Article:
In an effort to make the Indonesian edition palatable to local sensibilities, the first issue’s interview of the month was with the nation’s most famous author and dissident novelist, Pramoedya Ananta Toer. He died April 30 at the age of 81, soon after the issue appeared.
Most of the articles in the first three issues were the run-of-the-mill fare of any general interest magazine in Asia, an account of amputees from Cambodia’s civil war, the stories of Indonesian mail-order brides, a photo essay about domestic violence against children and a long article on East Timor.
The photographs of the centerfold Playmate in sparse though hardly salacious clothing (the second playmate was a Bali-based Frenchwoman, Doriane Amar — the attacks had temporarily frightened off Indonesian models) and a lonely hearts column geared to men were about the strongest suggestion that Indonesia’s Playboy was actually aimed at male readers.
The cover of the third issue was certainly fleshier, though still demure compared with other men’s glossies on the newsstands here: an Indonesian model dressed in a long mohair sweater and a pair of briefs shows cleavage and the suggestion — though only a suggestion — of her navel.
For Mr. Arnada, 41, who has a background in publishing entertainment tabloids and producing horror movies, all the fuss reflects fears about the intrusion of Western culture. “Why else do they keep shouting about Playboy?” he asked.
A widely distributed publication in Indonesia, Red Light, which is owned by one of the biggest Indonesian media conglomerates, Jawa Pos, is far more provocative, Mr. Arnada said.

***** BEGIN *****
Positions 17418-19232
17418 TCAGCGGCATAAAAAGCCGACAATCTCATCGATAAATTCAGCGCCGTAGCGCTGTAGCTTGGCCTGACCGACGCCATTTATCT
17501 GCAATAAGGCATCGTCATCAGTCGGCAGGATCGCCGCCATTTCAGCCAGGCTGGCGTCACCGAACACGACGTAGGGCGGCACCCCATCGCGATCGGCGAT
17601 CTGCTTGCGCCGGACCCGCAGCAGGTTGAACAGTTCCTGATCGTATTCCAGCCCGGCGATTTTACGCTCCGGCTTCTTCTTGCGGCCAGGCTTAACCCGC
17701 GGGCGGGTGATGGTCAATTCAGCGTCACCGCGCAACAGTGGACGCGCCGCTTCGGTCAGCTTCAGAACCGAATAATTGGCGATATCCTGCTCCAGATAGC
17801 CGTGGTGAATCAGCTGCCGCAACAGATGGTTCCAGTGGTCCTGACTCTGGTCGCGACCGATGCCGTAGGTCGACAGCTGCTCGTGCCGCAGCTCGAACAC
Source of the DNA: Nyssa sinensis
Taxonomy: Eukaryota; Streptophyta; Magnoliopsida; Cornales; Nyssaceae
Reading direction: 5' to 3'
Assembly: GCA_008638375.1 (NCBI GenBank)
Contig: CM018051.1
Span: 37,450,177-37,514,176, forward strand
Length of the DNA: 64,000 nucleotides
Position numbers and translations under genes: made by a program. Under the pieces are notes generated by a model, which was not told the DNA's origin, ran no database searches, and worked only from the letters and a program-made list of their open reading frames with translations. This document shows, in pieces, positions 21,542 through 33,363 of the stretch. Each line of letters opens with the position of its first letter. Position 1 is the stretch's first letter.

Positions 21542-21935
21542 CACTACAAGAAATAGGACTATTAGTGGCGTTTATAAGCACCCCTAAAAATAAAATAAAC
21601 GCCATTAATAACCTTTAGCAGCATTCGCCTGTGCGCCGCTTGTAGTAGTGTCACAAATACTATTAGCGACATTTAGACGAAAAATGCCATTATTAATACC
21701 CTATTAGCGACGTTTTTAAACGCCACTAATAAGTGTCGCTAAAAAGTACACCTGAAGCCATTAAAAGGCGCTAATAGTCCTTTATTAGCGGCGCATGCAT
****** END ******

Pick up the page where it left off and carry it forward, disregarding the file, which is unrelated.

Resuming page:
Printed on crude newsprint and sold on the street by hawkers for the equivalent of 20 cents, Red Light carries advertisements for prostitutes and their phone numbers, features photos of naked men and women and is festooned with sexually provocative headlines.
The Indonesian Press Council, a government body, in fact has supported publication of Playboy, saying the country now has freedom of the press. So for the moment, Mr. Arnada and Ponti Corolus, who looks after the financial side of their publishing company, Velvet Silver Media, appear to have prevailed.
Mr. Arnada’s case on a charge of purveying indecency remained with the police, but had not been sent to the prosecutors. Before that happened, he said, “I hope they drop the charges.”
The first two issues of 100,000 copies each sold out briskly, even at the relatively steep price of $3.80. The third is doing nicely.
Some of the major advertisers — cigarette and cellphone companies, and brands of perfume, sunglasses and watches — who fled the second issue, afraid of threats from the Islamic Defenders Front, returned for the third issue.
Mr. Arnada, a self-described party boy, said a prominent Balinese nightclub owner had agreed to hold a Playmate event.
But ever the businessman, Mr. Arnada remains cautious. “I don’t say I win,” he said. “I don’t know where the ball is going. Suddenly I’m a suspect, and other publications with nude pictures are having a good life.”